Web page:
Leave them in North Korea. They are CIA spies. Surely everybody by now knows that North Korea doesn't want Christian proselytizers. North Korea isn't Christian and has no intention to become Christian. If, after so many Americans got stuck in jail in North Korea for insisting to preach bibles with CIA instructions inserted, Americans still go there with some CIA religious gospel - let them sit off their sentence. Maybe that will finally keep American flakes out of North Korea.

    Surely nobody believes that Bae is so sick - why on earth does he go to proselytize in North Korea when he is dependent on western hospitals?

    These whining CIA flakes should stop whining and accept that you have to abide by the laws of the country you visit. Christian religion is a scourge and should be outlawed even in the west.

    by: Tom from: USA
    September 01, 2014 5:18 PM
    So...Miller tears up his visa, denounces his US citizenship and tells North Korea that he wishes to seek asilum. They detain him and are in the process of charging him and throwing his butt in prison so now he cries fowl? Now we're supposed to feel sorry for him and spend time and taxpayer money to get his worthless carcass out and bring him back to the country he loathed so much that he denounced his citizenship? REALLY? Mr. Miller, you got what you asked for! Deal with it! After having denounced your citizenship you no longer belong to this country. At the very least, you should have to acquire your citizenship just like any other foreigner. Or just promise to vote democrat...but that's a different issue.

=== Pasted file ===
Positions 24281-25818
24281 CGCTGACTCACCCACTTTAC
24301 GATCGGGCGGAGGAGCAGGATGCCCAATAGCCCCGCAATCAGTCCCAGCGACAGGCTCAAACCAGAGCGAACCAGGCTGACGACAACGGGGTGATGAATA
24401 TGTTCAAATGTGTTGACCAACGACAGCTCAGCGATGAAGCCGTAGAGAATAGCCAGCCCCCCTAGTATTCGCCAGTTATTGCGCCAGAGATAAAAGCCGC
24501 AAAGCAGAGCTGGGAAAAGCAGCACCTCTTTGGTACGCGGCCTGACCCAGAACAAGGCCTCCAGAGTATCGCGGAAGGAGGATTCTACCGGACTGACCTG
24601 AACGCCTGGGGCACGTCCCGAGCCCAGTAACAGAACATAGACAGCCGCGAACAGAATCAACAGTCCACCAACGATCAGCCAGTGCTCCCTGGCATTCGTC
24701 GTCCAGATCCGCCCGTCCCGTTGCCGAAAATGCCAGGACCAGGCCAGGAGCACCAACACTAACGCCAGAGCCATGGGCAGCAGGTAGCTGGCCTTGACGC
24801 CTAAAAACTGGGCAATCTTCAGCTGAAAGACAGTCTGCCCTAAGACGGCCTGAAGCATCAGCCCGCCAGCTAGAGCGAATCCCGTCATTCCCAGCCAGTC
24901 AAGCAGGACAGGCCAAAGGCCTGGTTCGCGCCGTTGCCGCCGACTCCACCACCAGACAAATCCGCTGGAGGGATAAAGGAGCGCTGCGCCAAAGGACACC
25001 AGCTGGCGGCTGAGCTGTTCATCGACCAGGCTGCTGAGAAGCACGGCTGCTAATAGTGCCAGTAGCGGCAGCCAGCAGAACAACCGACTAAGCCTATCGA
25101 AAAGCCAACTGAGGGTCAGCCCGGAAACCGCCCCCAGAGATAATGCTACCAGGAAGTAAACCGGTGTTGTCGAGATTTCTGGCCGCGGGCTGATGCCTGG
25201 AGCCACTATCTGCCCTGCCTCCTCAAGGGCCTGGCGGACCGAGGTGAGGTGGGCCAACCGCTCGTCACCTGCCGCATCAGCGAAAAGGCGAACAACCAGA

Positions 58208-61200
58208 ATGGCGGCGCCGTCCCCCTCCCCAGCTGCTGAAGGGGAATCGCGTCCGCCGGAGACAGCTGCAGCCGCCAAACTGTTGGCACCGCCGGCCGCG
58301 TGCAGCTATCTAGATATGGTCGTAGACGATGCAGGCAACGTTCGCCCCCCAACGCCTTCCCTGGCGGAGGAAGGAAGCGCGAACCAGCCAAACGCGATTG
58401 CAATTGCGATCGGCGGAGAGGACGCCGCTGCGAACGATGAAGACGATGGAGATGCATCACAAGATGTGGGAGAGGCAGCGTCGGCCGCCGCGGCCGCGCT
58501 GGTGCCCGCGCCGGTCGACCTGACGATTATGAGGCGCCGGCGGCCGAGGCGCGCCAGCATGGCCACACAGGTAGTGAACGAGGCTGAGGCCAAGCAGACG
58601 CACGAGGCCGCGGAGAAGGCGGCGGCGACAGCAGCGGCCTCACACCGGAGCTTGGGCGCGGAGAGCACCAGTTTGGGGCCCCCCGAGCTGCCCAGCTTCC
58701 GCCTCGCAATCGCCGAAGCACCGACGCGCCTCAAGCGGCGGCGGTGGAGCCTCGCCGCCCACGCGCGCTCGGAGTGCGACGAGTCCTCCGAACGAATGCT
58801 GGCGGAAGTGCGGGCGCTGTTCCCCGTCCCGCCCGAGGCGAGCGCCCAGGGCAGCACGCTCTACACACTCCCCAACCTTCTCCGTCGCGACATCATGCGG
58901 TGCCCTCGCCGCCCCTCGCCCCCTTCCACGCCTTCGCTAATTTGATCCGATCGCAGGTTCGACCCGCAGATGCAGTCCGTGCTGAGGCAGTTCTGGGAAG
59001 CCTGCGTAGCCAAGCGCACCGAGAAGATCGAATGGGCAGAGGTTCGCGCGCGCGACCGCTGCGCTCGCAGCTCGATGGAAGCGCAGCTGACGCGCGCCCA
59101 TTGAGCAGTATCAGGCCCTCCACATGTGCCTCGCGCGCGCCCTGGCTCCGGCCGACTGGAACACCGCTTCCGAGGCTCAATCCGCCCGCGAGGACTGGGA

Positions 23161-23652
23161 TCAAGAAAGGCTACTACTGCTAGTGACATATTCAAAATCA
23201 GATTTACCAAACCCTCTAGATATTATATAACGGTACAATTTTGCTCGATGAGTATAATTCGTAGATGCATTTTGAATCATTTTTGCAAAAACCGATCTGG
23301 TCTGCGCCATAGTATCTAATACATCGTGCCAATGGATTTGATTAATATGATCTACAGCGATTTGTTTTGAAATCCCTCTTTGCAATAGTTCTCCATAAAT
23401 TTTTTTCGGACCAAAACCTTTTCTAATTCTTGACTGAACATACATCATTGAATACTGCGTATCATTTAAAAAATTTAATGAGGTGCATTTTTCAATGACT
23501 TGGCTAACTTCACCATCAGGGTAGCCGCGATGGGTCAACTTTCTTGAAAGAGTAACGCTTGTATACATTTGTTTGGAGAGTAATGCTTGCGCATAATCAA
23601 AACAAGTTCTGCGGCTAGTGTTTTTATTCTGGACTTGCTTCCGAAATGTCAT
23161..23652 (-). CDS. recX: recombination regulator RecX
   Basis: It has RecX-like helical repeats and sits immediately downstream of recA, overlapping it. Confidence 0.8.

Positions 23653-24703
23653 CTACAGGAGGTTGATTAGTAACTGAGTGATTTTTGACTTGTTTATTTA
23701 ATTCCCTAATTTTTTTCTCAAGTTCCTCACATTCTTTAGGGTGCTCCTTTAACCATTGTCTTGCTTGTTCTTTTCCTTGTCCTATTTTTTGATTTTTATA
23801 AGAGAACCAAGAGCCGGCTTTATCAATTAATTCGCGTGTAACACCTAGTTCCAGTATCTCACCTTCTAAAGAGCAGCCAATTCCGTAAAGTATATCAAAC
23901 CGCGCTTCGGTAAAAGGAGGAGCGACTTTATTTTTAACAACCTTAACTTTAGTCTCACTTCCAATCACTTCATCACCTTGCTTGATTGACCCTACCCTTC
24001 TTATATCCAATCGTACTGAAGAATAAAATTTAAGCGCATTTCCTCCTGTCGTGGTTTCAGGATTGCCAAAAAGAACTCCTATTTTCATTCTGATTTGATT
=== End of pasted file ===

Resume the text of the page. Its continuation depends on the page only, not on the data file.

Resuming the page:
by: Star from: China
    September 01, 2014 4:05 PM
    Why do you go to N.K.?A number of cases shows that N.K. do not welcome the U.S.
    In Response

    by: Regula from: USA
    September 01, 2014 8:57 PM
    North Korea is perfectly hospitable to Americans who go there with sincere intentions. But it rightfully is not hospitable to flakes who go there under the cover of religious proselytizing, knowing that North Korea does not want Christianity - i.e. by disrespecting North Korea from the outset - but in reality going there for the CIA with a political mission, handing out bibles with secret information inserts etc. Which country would want such slimy [expletive deleted]? Leave them in jail. That is where they belong. They are spies. And the US is the first country who will jail spies for long sentences. Give North Korea the same right.

    Featured Videos

    Your JavaScript is turned off or you have an old version of Adobe's Flash Player. Get the latest Flash player.
    London’s Financial Crown at Risk as Rivals Eye Brexit Opportunitiesi
    X
    VOA News
    July 25, 2016 5:09 PM